Posted on 05/19/2020 at 11:40 AM by Sadye Scott-Hainchek

Two fairly high-profile novels hit bookshelves today, and the reviewers are already weighing in.

The Ballad of Songbirds and Snakes by Suzanne Collins 

This prequel to the smash hit Hunger Games trilogy looks at series villain President Snow’s roots and shows (or attempts to show) his more human side.

  • From the Guardian: “Collins’s themes of friendship, betrayal, authority and oppression, as well as the extra layers of lore about mockingjays and Capitol’s history, will please and thrill.”

  • From the New York Times: “People who love finding out the back stories in fictional universes — why Sherlock Holmes wears a deerstalker hat; where Indiana Jones got his scar — will relish the chance to learn these details.”

  • From NPR: “So, are we selfish animals or rational beings, capable of altruism and self-governance? The Ballad of Songbirds and Snakes tells us what we should think. But The Hunger Games allowed for both.”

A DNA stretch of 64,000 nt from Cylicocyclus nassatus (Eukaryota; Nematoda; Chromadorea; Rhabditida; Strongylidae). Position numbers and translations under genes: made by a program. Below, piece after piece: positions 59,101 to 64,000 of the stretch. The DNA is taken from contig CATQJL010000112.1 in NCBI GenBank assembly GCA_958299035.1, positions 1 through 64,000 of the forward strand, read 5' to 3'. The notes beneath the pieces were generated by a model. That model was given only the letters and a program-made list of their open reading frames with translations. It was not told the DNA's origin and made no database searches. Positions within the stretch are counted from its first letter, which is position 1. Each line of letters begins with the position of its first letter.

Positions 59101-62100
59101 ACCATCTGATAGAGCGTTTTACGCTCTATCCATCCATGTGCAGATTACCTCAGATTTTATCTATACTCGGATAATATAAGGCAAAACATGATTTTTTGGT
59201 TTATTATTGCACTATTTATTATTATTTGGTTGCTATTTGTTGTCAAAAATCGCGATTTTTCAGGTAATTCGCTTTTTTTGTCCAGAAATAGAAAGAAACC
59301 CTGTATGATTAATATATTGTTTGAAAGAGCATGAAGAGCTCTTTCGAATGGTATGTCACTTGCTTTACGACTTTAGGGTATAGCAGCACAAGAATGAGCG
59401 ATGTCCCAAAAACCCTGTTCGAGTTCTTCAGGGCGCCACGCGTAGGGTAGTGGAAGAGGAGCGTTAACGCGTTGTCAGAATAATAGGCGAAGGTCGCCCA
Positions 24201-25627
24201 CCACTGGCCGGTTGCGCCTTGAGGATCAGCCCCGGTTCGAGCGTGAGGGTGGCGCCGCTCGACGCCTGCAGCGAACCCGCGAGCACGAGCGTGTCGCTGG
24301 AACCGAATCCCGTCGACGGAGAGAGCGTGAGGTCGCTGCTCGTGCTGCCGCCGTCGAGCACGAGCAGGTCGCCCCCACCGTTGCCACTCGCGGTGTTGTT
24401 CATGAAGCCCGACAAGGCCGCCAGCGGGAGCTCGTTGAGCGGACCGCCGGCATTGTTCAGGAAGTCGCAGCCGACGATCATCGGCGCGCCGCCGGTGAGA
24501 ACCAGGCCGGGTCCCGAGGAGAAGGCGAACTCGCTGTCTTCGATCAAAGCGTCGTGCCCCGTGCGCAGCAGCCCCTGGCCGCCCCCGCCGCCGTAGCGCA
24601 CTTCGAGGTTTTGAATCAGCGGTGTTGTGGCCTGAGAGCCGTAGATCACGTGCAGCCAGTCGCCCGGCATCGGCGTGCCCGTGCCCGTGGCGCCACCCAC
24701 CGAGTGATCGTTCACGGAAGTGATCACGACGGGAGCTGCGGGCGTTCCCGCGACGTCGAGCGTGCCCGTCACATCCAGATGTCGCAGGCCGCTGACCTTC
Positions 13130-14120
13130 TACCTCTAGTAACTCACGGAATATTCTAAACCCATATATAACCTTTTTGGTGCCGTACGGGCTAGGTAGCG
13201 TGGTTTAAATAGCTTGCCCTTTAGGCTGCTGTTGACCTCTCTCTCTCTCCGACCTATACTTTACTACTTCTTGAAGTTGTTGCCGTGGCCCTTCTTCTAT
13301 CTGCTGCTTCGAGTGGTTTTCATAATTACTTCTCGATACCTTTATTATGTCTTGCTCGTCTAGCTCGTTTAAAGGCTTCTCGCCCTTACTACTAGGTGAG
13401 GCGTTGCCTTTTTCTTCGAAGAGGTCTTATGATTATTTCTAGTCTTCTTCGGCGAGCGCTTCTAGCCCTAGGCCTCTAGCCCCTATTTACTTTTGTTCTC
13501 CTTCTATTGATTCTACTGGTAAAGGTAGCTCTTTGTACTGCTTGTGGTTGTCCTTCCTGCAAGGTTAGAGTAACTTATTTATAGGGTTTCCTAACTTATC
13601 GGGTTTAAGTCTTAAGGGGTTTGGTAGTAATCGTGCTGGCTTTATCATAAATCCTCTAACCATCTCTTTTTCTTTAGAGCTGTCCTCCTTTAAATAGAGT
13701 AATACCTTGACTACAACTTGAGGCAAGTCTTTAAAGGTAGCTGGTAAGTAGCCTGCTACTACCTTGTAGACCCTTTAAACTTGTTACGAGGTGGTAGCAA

• From TIME: “But where Katniss was a heroine whose flaws were laid bare as she came into her own, Coriolanus sometimes feels reverse-engineered to fit his older mold, and the novel doesn’t fully explain the roots of his at-any-costs ambition.”

Rodham by Curtis Sittenfeld

This novel imagines what would have happened to Hillary Rodham if she had turned down all of Bill Clinton’s marriage proposals.

  • From the Guardian: “The problem is that this ‘more true’ Hillary, as voiced in the book, is not as interesting as the challenged, proud and private human being we wonder about when we see her on our television screens.”

  • From the New York Times: “Magicians know never to perform the same trick twice, an aphorism that might have saved Curtis Sittenfeld from attempting a second roman à clef about a famous American first lady.”

  • From NPR: “A nauseating, moving, morally suggestive, technically brilliant book that made me think more than any other in recent memory about the aims and limits of fiction.”

  • From the Washington Post: “It’s devoted to exonerating a politician who has been maligned for decades. But that motive doesn’t crimp the book’s energy or its suspense because there are other larger themes at work besides Hillary’s basic goodness.”

Categories: Today in Books

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